Granted, this is just one study, and statistics can't confer the individual value of lasting unions.And clearly, humans derive plenty of joy that translates to improved mental and physical health from positive, intimate relationships.Still, the move from dating to talking is interesting because it’s a somewhat newer phenomenon.
So while a lot of people experience a happiness boost from entering into long-term relationships, it isn't a panacea.
In other words, marriage (and cohabitation) doesn't necessarily guarantee all of those benefits attributed to it.
Let folks couple up as they will and call it a day. Like a good relationship scholar, I've read Stephanie Coontz's "Marriage: A History" and understand the whys and wherefores of this most-exalted institution.
Married people tend to report being happier than singles, and a pair of economists once calculated the monetary value of that wedded bliss at $100,000 per year.
Sooner or later, both your crew and your boo’s crew are hanging out and intermingling. After you two have a hookup session, you’re not really thinking about doing anything beyond, well, hooking up.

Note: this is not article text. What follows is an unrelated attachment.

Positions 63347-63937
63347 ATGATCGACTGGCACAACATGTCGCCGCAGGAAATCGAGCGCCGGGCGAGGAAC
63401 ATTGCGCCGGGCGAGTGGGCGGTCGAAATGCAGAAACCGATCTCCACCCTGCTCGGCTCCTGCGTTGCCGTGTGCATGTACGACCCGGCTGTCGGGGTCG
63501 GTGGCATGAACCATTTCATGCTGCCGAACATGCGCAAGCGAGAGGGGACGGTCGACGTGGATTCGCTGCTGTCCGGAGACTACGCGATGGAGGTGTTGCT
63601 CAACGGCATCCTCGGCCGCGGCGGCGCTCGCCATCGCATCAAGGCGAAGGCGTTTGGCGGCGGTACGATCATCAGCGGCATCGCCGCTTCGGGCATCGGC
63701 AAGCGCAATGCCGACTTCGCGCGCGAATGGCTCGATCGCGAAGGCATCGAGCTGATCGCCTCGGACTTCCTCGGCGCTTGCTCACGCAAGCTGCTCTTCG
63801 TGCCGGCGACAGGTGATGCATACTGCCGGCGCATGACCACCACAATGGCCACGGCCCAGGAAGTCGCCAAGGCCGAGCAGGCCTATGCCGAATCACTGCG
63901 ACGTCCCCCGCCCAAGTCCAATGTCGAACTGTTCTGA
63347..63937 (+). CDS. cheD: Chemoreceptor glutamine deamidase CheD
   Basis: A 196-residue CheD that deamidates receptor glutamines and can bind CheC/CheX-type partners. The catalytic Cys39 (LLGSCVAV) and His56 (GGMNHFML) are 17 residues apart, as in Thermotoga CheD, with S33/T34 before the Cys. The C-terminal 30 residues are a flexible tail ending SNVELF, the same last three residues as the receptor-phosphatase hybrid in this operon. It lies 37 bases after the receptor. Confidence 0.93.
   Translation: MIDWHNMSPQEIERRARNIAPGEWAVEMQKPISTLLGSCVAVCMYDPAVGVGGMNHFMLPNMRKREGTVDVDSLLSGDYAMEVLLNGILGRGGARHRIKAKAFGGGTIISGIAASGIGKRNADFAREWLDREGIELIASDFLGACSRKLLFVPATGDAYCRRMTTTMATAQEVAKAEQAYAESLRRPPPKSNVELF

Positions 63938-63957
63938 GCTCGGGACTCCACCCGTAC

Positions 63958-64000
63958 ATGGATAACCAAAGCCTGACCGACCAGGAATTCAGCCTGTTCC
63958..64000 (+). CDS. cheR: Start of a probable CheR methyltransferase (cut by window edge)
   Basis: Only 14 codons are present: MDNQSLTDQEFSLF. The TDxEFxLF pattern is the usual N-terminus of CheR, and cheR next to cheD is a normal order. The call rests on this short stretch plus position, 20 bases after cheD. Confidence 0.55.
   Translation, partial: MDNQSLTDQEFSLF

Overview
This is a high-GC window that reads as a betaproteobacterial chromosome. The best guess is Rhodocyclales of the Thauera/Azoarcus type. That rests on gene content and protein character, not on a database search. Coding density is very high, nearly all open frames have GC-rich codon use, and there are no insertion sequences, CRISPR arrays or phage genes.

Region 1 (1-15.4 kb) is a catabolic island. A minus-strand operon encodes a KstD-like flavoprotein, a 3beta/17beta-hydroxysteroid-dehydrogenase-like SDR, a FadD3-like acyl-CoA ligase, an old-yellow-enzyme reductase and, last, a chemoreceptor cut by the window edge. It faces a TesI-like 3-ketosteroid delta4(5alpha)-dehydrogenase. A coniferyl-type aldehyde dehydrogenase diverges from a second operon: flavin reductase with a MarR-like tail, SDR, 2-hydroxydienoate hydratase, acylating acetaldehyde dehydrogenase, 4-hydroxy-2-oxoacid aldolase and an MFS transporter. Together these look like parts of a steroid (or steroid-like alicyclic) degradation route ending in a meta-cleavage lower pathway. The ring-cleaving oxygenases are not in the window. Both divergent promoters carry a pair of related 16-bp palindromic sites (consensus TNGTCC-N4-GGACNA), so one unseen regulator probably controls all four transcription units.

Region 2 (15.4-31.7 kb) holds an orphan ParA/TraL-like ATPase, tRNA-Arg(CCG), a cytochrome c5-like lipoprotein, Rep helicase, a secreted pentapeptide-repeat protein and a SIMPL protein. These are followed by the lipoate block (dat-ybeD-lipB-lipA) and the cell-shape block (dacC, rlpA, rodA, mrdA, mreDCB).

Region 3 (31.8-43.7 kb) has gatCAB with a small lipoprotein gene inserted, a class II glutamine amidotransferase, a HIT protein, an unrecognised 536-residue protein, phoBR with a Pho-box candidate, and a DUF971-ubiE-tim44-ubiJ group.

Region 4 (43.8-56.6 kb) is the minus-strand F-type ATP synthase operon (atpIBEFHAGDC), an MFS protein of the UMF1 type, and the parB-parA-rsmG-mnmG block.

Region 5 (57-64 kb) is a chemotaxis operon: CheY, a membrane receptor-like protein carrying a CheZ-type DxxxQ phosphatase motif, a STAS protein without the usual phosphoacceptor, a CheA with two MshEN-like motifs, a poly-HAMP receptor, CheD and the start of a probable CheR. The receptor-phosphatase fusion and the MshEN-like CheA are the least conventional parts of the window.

You’re just thinking about when the next hook up session will be.
But if couples expect marriage to make an enormous difference in their well-being, they might be disappointed in the long run -- or at least after three years or so.
It’s 2017, and the idea of dating is become a little more, well, rare. After all, the very concept of dating has changed a lot over the past century; in the ’50s, you’d be hard pressed to go on a date with anyone without your parents meeting your bae first. People can date for months without ever someone’s parents, and nobody is clutching their pearls.
But time and time again I’ve witnessed friends driving themselves up the wall trying to figure out if they’re still in the talking phase of a relationship, or if they’re actually dating in every way but name.
Well, if you’re in the same boat, here are nine ways to tell if you’re dating or talking.
Musick and Bumpass set out on their meta-analysis because "literature on the benefits of marriage and cohabitation has largely ignored how well-being changes as marriages and cohabitations progress over time, despite clear evidence of relationship instability." And in fact, that "three-year itch" was a mere side note in its rich findings.